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The Patel effect: CAG nails the reasons for Air India's failure

The Patel effect: CAG nails the reasons for Air India's failure

Author: R Jagannathan
Publication: Firstpost.com
Date: September 9, 2011
URL: http://www.firstpost.com/business/the-patel-effect-cag-nails-the-reasons-for-air-indias-failure-79414.html

The report of the Comptroller and Auditor General (CAG) on Air India confirms that Praful Patel presided over its demise in the six years he was Civil Aviation Minister. The minister is not specifically named in the report, but there's little doubt that it was his stewardship that did Air India in.

At last count, Air India had a working capital loan of Rs 21,200 crore, long-terms loans for aircraft purchases of Rs 22,000 crore and accumulated losses of over Rs 20,320 crore. Losses in 2010-11 are reported to be in the range of Rs 7,000 crore.

The debt that is killing Air India today was piled on due to decisions taken under Patel's guidance. The CAG report confirms that the airline should never have funded its huge aircraft purchase with debt, and never have merged with Indian Airlines. Both decisions were influenced by Patel (See earlier Firstpostreport).

Under the NDA, Air India had a modest plan to buy 18 smaller capacity and 10 medium capacity aircraft. But in November 2004, with Praful Patel at the helm, the airline's board went overboard and ordered 50 medium and long-range planes worth about $7.2 billion, and 18 more for Air India charters.

CAG's comment on this decision: "It does not withstand audit scrutiny." Reason: the bigger aircraft were used to fly on long-haul overseas routes which turned out to be money losing.

"This sector, on which American/Canadian airlines were already operating non-stop flights and based on which fact Air India was made to reconsider its fleet requirement, turned out to be a loss-making sector right from the date of commencement and continued to be so," the CAG report said. That's again largely the handiwork of Praful Patel.

On the merger, CAG found little justification for the government's in-principle approval of the merger. In fact, the aircraft purchase decision, taken together with the merger, was like a double blow because both Air India and Indian Airlines had ordered aircraft keeping their separate requirements in mind.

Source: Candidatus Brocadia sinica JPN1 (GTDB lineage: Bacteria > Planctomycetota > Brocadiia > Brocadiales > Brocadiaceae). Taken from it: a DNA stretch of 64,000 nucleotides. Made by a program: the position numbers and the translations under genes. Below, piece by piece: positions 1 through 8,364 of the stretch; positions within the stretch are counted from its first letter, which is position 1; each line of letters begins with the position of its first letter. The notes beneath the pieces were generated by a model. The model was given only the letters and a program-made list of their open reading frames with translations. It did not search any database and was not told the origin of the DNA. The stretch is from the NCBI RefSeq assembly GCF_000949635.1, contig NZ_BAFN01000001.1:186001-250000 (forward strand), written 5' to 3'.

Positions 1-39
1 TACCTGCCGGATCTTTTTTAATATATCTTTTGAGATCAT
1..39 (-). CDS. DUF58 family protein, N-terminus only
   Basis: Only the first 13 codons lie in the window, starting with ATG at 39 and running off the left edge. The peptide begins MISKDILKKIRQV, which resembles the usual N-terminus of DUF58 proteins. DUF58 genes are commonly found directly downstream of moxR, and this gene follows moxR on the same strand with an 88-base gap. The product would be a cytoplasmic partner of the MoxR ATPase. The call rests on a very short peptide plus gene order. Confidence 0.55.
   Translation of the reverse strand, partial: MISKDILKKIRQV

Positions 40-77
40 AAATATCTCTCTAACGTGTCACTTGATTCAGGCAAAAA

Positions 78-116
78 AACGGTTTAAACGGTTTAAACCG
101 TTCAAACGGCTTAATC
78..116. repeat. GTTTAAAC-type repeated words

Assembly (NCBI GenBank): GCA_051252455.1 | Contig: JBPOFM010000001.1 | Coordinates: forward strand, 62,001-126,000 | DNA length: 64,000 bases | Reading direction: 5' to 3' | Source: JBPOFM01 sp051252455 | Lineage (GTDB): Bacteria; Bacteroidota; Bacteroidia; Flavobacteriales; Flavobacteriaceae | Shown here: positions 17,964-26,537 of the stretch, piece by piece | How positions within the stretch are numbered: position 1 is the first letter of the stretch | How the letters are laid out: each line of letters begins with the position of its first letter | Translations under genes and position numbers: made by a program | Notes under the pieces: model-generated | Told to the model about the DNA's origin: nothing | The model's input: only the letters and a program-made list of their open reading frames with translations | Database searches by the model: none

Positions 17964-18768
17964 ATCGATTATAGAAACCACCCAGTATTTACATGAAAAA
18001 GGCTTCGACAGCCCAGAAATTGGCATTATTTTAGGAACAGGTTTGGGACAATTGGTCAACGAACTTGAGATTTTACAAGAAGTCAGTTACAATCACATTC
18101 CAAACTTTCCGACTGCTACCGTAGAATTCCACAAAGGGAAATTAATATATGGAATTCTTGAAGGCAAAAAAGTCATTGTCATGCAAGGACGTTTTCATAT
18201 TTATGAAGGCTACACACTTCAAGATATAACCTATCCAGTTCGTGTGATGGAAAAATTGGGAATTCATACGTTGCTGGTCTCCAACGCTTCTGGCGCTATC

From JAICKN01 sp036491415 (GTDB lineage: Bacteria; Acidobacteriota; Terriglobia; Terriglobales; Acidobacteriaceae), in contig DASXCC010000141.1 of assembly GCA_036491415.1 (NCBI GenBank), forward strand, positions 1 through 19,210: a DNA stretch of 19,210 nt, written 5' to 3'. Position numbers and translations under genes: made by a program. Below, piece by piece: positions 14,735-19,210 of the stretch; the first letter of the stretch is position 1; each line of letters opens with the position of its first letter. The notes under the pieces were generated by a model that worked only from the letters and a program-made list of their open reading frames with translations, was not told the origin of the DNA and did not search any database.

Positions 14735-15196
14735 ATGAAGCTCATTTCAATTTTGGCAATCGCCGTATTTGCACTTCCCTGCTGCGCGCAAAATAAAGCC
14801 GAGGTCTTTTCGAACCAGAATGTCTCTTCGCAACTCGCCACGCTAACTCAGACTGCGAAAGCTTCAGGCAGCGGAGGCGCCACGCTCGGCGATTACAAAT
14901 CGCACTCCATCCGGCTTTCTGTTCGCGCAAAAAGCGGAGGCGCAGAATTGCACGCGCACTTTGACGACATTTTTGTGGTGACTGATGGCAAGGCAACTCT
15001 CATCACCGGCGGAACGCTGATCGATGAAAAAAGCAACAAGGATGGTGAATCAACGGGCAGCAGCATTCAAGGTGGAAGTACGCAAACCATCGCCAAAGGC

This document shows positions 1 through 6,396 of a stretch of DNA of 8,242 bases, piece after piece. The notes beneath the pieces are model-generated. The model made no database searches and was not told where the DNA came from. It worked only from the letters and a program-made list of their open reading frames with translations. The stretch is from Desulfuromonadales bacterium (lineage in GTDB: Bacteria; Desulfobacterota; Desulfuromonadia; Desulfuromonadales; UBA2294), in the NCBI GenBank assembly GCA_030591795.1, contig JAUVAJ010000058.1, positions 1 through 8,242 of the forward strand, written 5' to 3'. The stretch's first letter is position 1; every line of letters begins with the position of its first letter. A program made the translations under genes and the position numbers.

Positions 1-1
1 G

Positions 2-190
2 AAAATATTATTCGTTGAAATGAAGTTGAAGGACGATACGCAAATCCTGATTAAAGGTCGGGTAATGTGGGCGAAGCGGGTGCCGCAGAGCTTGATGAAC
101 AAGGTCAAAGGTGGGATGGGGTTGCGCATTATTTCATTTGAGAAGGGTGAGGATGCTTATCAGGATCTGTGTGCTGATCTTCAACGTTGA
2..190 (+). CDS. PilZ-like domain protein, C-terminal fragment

When they merged, there were just too many aircraft of the wrong kind for the wrong routes. The benefits of the merger would have come from route and aircraft optimisation. But Indian Airlines had made a separate order for 43 Airbus aircraft before the merger.

The CAG says as much. "The potential benefits for the merger would have been far higher had this (route and aircraft planning) been undertaken before finalisation of the massive and separate fleet acquisition exercises undertaken by Air India and Indian Airlines.

That a businessman like Praful Patel could not see this is unthinkable.

So what are the lessons to be learnt from the CAG report and the saga of Air India's flight to disaster.

One, ministers should be divested of the task of running public sector enterprises. Praful Patel should have been making policies for the sector, not meddling in how Air India is run. Good ministers may actually end up protecting public sector monopolies, but Patel ended up ruining Air India. Either way, ministers should be kept at arm's length from public sector companies. They either do damage to the sector (by bad policy) or the companies (by bad decisions). This conflict is at the root of public sector mismanagement.

Two, mergers make no sense unless the economic rationale is clear. Worldwide, two-thirds of mergers fail to deliver the goods primarily because of the people factor - making people from two different companies and cultures work together, not to speak of rationalising and unifying their salary structures. Air India's merger failed partly because of its failure to resolve HR issues before the merger.

Three, there is no point throwing good money after bad in public sector units. In Air India's case, the only flaw in the CAG report surfaces here. It has suggested an equity infusion to help the airline reduce its debts and give it a chance to succeed. Air India is currently seeking an equity infusion of Rs 6,600 crore, but given its scale of losses, there is no way it can be made viable if ministers and babus are going to run it.

Praful Patel's tenure has effectively killed all possibility of reviving the airline.

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